The benefits of setting a PQS and applying Quality by Design (QbD) methodologies on product development processes are tangible and measurable, reducing mistakes that lead to costly re-work, mitigating inefficient operational flows, reducing the risk of cross-contamination and product mix-ups and eliminating bottlenecks in your production process.
”Seed-to-Sale” Tracking & Audit
Implementing an industrial standard, reliable enterprise resource planning (ERP) system is of a paramount importance to any businesses producing legal cannabis products and needs to be undertaken as early as possible in the set-up process given that implementation lead times can be considerable.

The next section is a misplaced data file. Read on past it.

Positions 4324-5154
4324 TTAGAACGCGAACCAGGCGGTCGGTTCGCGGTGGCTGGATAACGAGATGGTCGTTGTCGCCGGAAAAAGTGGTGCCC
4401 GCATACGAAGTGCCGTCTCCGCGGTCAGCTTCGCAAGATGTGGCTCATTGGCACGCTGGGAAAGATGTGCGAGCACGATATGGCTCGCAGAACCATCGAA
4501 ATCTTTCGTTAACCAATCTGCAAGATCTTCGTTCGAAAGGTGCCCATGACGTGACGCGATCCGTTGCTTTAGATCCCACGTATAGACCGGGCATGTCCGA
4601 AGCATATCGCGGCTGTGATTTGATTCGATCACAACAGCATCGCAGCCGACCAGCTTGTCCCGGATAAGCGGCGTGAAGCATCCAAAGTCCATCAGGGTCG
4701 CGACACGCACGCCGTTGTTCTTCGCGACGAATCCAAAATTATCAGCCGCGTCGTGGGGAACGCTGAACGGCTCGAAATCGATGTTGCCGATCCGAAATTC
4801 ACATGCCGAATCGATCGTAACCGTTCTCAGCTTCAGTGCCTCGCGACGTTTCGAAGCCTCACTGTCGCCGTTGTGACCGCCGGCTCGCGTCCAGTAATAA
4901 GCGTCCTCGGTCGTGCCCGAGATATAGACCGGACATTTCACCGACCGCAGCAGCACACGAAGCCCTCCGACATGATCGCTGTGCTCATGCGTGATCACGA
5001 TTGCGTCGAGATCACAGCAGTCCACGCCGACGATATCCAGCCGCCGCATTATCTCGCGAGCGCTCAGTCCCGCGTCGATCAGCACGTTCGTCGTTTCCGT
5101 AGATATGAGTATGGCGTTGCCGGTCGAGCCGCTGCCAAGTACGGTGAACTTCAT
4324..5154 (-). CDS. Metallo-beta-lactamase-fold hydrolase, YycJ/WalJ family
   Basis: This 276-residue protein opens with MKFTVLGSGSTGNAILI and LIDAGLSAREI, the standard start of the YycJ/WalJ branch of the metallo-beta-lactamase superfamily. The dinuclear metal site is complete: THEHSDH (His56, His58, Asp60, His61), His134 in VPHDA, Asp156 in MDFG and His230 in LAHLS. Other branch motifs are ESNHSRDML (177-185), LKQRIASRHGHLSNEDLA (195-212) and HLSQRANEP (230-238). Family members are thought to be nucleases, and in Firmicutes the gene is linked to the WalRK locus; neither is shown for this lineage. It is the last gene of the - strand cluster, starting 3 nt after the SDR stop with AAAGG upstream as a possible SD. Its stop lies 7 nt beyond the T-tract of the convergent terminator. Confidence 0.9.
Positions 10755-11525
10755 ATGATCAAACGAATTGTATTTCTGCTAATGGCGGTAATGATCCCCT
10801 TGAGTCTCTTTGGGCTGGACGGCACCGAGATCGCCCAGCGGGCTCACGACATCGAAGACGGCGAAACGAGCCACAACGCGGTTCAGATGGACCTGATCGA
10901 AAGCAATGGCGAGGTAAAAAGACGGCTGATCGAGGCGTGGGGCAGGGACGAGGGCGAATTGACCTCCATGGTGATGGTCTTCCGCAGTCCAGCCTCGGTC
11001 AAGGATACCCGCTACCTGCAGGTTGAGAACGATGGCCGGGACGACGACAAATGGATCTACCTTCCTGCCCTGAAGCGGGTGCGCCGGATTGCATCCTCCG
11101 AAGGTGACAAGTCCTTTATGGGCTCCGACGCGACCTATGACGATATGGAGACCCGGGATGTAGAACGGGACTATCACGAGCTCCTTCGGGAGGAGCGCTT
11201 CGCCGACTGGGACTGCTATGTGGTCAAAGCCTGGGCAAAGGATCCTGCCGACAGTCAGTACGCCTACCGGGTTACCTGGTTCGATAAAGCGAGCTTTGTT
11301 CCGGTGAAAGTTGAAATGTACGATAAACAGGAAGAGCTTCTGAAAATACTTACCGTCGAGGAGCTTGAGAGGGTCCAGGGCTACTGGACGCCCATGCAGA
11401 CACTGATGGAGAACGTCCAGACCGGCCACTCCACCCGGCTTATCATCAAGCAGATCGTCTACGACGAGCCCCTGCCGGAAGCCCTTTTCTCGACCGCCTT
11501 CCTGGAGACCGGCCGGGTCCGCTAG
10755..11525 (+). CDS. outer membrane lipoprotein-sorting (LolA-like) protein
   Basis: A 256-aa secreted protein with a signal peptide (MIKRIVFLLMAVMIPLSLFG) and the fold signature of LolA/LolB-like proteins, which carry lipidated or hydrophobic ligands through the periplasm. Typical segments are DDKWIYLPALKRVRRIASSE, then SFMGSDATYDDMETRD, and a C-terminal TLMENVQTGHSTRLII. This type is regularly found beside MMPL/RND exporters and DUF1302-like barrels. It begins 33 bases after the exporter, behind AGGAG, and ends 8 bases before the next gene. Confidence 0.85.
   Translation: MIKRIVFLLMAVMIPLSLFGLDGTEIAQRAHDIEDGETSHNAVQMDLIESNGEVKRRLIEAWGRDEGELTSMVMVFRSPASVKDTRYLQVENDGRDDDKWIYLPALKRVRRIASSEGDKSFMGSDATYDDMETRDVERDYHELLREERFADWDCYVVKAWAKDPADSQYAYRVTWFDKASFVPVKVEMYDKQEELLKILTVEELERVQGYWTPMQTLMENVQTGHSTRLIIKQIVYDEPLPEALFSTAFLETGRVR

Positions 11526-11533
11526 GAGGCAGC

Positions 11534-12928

A well designed and implemented ERP system:
· will ensure that legal cannabis producers have the data that they need to produce, test, and prove that they are producing superior products, which is critical to their business strategy.
· can also be tied to customer-service systems, should any compliance issues arise; detailed track-and-trace ERP capabilities will promote rapid reactions in such circumstances. can optimize production based on demand forecasts, production capacity, and supplier constraints, thereby reducing time to market;
· will leverage “track and trace” capabilities for loT control and serial number tracking, raw material inspection, in-process checks, and final inspections to be made considering the generation of relevant Certificate of Conformance (CoC) reports;
· will include order processing, production management, supply chain management, IoT and serial number trackability and traceability, compliance reporting, costing and financial management.